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August 23rd, 2012

Methane mystery resolved: Long-term atmospheric record shows likely cause of recent stabilization

Scientist Detlev Helmig prepares a sample flask to be filled with air at a network monitoring site on Pico Mountain, the highest point in the North Atlantic. Photo courtesy of Detlev Helmig, 2011.

Increased capture of natural gas from oil fields may account for up to 70 percent of the dramatic leveling off seen in atmospheric methane at the end of the 20th century, according to new research on a related gas, ethane, by INSTAAR Fellow Detlev Helmig and colleagues. Their paper was published today in Nature.

Methane is the second-most important greenhouse gas, surpassed only by carbon dioxide. After decades of increases from industrial and agricultural activity, methane leveled off from the mid-1980s through 2005.

Ethane is the most abundant non-methane hydrocarbon in the remote atmosphere and is a precursor to tropospheric ozone. Because ethane's major emission sources are shared with methane, the long-term ethane record collected by the researchers can be used to investigate changes in global methane levels. The record showed that global emission rates for ethane decreased by 21% from 1984 to 2010.

A “flying carpet” diagram shows the global distribution of ethane in the atmosphere from 2005 through 2010.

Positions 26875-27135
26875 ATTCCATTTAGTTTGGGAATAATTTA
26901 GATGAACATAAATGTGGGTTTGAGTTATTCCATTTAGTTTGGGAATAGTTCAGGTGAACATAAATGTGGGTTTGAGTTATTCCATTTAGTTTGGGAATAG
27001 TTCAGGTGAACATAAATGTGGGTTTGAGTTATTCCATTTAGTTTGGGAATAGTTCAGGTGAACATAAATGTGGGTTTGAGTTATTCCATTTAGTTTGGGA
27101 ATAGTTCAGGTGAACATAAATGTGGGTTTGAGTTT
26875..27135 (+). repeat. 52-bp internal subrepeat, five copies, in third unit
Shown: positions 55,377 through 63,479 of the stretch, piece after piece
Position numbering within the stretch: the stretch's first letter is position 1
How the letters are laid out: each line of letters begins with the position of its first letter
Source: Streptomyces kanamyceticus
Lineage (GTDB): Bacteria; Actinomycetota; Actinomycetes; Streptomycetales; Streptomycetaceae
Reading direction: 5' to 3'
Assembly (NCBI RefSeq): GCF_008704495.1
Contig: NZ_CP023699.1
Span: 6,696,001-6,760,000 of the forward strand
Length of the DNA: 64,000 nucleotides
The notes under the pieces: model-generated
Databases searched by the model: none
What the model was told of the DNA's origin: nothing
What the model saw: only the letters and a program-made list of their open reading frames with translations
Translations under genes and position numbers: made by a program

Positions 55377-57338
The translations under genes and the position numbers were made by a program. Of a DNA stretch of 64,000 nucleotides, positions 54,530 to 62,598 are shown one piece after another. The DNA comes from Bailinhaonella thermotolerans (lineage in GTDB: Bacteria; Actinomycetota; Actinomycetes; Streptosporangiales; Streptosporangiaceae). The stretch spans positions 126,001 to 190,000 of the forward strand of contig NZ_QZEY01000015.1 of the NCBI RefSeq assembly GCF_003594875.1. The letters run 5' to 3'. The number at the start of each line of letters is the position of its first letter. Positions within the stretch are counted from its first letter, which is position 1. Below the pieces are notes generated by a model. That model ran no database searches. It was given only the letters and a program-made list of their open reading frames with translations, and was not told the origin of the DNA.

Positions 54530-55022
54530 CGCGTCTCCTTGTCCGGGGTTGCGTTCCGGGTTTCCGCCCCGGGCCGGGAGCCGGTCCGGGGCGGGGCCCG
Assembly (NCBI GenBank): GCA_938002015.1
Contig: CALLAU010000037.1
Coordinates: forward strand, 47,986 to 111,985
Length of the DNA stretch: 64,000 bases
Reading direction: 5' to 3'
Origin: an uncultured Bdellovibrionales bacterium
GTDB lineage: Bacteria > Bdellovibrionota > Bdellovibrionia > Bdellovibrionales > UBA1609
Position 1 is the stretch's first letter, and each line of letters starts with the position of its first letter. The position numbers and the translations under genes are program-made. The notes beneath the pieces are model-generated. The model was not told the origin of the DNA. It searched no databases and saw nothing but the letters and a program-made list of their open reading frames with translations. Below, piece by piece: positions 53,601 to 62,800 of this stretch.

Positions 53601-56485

Two sustained records of atmospheric gases were compared to resolve the scientific mystery of the decrease in emission rates.

Researchers from the University of California, Irvine (UCI) have collected the world’s longest continuous record of atmospheric ethane levels. For almost 30 years, successive generations of students and researchers took air samples four times a year from 10 sites in the Pacific.

Since 2004, the Atmospheric Research Laboratory at INSTAAR has operated the network for monitoring the global distribution of ethane and other non-methane hydrocarbons in the atmosphere. While the record is not as long, the sampling program covers locations around the world, and samples are collected every week—3000 samples per year.

“We overlapped the records and evaluated how representative their data record is for the global dynamical behavior of ethane,” said Helmig. “The measure of agreement was strong enough to support the claim that the Pacific record was representative of global ethane, and therefore methane, levels.”

Methane is the main ingredient in natural gas. The authors calculate that the trapping and sale of natural gas for use as a fuel source, which sharply reduced venting and flaring of natural gas as a waste product from oil fields, are responsible for 30% to 70% of methane’s slowing atmospheric growth since the mid-1980s.

Since 2007, methane levels have started to climb again, adding urgency to the topic.

The authors of the study, titled “Long-term decline of global atmospheric ethane concentrations and implications for methane,” are Isobel Simpson, Mads Sulbaek Andersen, Simone Meinardi, Nicola Blake, Donald Blake, and F. Sherwood Rowland (posthumous) of UCI; Lori Bruhwiler of NOAA; and Helmig.

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